Equally special were the silly times we had in rehearsal. Alan’s sense of humor was a joy to behold. Let me share some “Alan-isms” that were captured by Christa Wessel, who played French horn for a period of time and was an on-air radio personality for a WCPE, a classical radio station here in the Triangle:

“We were playing a piece by a relatively unknown composer that, while it had some dissonance…, was not too bad on the ears, it was, however, rather tricky to play. The first run-through of this work didn’t quite go very well. His response was, “This was a really well known piece of music at one time.  Then something happened…; they sent it to me.”

“In Prokofiev’s ‘Peter and the Wolf’ there is a spot where violin section one plays a note on the downbeats and violin section two plays notes on the upbeats. Combined it should sound like a continuous rhythm. It wasn’t going well. Al looked at the sections and said, ‘It sounds like Morse code…; I didn’t get the message”.

“In a fast and frenzied section of Stravinsky’s Firebird Suite, everyone ended at exactly the same moment. Alan, amazed, asked “Wow – Does anyone have any notes left over?”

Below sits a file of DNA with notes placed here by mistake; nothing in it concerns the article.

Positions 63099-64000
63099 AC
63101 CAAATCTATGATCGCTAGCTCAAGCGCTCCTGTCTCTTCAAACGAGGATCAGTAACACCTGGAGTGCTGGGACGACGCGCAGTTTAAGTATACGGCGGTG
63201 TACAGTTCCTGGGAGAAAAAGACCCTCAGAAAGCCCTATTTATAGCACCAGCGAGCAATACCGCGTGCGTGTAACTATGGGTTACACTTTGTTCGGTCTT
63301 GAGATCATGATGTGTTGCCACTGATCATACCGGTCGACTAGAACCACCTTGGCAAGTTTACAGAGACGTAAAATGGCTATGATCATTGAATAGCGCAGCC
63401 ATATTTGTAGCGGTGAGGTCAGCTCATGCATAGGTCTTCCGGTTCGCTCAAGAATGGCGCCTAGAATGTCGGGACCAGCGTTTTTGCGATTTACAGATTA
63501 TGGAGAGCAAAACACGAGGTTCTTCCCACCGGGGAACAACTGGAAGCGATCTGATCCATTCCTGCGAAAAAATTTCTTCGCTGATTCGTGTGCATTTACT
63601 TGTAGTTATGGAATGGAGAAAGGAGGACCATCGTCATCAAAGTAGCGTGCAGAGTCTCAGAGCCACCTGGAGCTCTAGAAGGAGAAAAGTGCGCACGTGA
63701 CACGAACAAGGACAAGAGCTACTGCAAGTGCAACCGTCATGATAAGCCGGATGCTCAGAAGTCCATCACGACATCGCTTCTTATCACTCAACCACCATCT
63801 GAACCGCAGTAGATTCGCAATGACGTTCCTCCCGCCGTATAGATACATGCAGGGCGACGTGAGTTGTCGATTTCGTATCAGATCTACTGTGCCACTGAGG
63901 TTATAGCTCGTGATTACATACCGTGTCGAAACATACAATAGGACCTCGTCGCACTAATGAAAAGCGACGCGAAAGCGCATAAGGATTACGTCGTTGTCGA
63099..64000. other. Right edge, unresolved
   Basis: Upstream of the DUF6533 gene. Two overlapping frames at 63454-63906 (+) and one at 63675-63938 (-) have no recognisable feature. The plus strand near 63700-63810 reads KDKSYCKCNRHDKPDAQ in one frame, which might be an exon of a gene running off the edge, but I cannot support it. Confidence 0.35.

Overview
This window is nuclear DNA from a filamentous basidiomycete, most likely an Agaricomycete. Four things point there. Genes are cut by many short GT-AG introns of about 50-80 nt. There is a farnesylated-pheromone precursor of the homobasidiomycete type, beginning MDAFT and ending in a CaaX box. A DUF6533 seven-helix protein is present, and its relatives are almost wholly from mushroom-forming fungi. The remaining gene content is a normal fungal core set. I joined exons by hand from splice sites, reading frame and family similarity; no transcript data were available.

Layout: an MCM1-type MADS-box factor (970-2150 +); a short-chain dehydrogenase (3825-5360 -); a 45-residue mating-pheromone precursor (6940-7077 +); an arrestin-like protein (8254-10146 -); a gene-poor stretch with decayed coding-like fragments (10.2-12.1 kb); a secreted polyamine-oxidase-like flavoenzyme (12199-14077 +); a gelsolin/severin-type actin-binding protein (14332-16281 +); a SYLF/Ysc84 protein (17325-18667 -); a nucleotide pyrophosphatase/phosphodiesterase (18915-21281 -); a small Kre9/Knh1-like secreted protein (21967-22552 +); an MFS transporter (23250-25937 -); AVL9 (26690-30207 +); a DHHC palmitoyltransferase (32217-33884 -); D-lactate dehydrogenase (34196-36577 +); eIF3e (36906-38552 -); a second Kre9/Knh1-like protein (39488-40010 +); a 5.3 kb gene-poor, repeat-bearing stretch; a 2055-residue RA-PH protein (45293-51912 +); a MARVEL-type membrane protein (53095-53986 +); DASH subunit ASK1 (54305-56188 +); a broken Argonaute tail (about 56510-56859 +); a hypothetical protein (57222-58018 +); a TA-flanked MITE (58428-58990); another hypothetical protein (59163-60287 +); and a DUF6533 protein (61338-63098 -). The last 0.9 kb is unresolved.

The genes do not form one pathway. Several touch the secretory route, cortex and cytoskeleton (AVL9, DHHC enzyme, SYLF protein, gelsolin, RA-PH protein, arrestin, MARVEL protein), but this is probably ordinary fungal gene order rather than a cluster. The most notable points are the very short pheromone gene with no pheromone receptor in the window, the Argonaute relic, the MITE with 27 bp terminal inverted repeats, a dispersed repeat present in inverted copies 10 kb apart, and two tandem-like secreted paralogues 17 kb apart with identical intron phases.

I can remember after a not-so-good reading of a difficult work Alan looked at me, held out his baton and said, “Man, I gotta take this stick to the shop – it needs a tune-up”.

But most anyone who has been in either of his groups will tell you his famous line – “If you know what I mean?”  Alan, while very expressive on the podium, could be at a loss of words when trying to convey to a section what he is looking for. He’d look at the brass, point with his bony crooked finger at whoever was too loud, hint at something about the right attack he was after, and then say “If you know what I mean??” Then we’ll play that section over and over again until he’d yell “That’s it!” Then he’d turn to the strings and try to get us to do something and finally give up and say, “You know what I mean??”

I will always remember Alan for his blue Charlotte Panthers jacket, his sneakers, and his 1980s style cassette recorder which he brought to every rehearsal AND concert. Many times … after we stopped to take our break during a rehearsal, upon noticing that the recorder was still recording, I would go up to it, whisper something into the microphone and press STOP. I often reminded Alan to press “record” just before he gave a downbeat at the beginning of rehearsal. I asked Alan if he actually learned anything from the terrible sound recordings it made and he said he really did get something useful from it. I will never look at a cassette tape recorder again without thinking of Alan Neilson.

I will always remember changing in the Meredith men’s dressing room prior to a concert. Alan, cellist Nate Leyland, and I would share some funny stories back there. I remember Alan conducting to himself in the mirror, getting himself ready. More than once I had to remind him to zip up.